Peritoneal dialysis is needed when kidneys no longer remove enough waste products, extra fluid and toxins from the body. Although most patients on peritoneal dialysis still have certain kidney function, it is not enough to maintain their life. However, during or after dialysis, patients may have some problems. Renal anemia is just one common side effect of peritoneal dialysis.
How does peritoneal dialysis cause renal anemia? The answer varies from case to case. Generally speaking, there are three reasons for renal anemia during peritoneal dialysis.
1. Low kidney function
Addition to cleansing blood, another important function of kidneys is to secrete EPO, which can stimulate the body to produce more red blood cells to transport enough blood and oxygen for cells all over the body. For people on peritoneal dialysis, peritoneal dialysis can’t replace diseased kidneys to produce enough EPO, so the body can’t produce enough red blood cells that can cause anemia easily.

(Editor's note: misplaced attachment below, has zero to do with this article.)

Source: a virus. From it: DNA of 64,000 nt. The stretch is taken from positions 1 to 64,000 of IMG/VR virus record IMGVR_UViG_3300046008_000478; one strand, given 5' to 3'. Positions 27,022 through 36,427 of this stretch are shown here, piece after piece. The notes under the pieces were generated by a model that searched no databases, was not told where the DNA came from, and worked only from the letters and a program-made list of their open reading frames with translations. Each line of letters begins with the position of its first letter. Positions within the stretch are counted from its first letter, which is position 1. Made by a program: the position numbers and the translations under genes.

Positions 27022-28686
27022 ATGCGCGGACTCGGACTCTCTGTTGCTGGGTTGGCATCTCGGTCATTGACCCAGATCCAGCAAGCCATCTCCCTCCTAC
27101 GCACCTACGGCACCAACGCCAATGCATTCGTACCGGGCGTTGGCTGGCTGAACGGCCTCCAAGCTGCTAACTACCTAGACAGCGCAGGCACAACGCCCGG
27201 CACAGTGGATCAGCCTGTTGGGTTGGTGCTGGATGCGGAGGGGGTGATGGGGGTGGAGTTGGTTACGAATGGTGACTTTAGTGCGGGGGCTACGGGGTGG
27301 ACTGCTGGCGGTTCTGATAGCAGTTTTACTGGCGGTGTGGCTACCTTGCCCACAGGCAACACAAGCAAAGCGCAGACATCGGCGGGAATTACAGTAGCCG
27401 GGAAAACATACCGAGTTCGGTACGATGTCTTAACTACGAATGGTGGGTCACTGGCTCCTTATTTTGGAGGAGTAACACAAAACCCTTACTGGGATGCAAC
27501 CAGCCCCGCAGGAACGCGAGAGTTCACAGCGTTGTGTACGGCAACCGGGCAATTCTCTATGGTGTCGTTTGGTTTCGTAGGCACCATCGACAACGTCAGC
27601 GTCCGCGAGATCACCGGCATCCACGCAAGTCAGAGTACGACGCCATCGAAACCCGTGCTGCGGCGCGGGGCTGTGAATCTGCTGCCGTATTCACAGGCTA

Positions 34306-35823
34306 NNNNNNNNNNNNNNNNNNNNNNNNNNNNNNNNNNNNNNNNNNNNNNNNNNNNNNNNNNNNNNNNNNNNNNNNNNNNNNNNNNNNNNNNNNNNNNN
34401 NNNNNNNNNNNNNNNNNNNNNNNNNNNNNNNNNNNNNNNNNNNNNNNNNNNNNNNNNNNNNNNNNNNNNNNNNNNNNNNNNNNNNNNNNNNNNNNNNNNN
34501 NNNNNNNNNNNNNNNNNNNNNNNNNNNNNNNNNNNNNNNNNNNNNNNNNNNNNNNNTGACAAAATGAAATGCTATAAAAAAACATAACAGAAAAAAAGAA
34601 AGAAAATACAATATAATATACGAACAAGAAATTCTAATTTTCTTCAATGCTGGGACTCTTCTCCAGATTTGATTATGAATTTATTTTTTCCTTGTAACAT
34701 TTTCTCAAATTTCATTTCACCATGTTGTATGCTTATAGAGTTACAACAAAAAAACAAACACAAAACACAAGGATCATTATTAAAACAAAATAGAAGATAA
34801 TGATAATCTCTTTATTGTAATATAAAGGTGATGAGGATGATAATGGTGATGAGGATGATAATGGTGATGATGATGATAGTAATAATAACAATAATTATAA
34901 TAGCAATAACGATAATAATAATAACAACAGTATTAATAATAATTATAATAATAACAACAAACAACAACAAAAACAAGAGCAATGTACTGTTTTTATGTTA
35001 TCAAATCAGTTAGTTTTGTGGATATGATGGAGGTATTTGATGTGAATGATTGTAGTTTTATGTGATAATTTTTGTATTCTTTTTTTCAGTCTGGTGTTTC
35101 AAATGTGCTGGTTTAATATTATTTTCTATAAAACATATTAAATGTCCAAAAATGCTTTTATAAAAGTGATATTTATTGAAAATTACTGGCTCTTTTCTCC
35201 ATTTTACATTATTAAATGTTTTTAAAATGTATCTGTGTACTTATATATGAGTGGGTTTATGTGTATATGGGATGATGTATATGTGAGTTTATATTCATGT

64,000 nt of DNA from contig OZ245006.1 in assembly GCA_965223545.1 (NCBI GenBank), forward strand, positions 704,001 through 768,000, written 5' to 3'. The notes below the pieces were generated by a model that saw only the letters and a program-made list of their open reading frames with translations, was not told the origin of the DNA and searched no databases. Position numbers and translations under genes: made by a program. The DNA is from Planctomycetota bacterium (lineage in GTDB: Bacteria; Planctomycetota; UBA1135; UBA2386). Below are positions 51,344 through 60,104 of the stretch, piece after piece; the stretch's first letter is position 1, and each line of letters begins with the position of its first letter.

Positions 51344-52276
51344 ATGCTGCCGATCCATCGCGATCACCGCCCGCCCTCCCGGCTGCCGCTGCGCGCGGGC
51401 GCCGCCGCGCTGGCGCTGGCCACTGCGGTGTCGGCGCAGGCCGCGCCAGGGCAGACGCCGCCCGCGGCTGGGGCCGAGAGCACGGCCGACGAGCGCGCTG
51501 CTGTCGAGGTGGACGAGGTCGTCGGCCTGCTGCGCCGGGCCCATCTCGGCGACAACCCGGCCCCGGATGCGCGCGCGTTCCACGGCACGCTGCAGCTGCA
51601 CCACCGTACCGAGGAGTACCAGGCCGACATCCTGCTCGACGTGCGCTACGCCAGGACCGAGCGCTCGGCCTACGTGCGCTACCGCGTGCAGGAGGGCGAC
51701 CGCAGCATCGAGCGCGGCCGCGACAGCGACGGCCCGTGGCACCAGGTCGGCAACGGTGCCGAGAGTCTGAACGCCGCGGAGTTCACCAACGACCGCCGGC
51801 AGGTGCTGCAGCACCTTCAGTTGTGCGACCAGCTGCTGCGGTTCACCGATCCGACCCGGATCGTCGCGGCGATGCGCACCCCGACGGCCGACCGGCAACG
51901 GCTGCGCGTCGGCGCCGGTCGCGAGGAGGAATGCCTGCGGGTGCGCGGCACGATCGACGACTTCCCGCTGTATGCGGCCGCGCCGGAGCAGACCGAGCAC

2. Build up of uremic toxins
Although peritoneal dialysis can help cleanse the internal environment, it is still not as effective as healthy kidneys. In this case, some uremic toxins will build up in the bloodstream. One danger of these substances is to shorten the life span of red blood cells, thus leading to renal anemia.
An infection or inflammation in the body is another cause renal anemia, while peritonitis is one most common side effect of peritoneal dialysis. Peritonitis, one infection of peritoneum, occurs when germs get into the peritoneal cavity via the catheter. With this infection, patients may also suffer from cold, chills and fever.
These three conditions all can lead to renal anemia for peritoneal dialysis patients. If you are experiencing this problem, remember to control it timely. Otherwise, you may have more severe complications.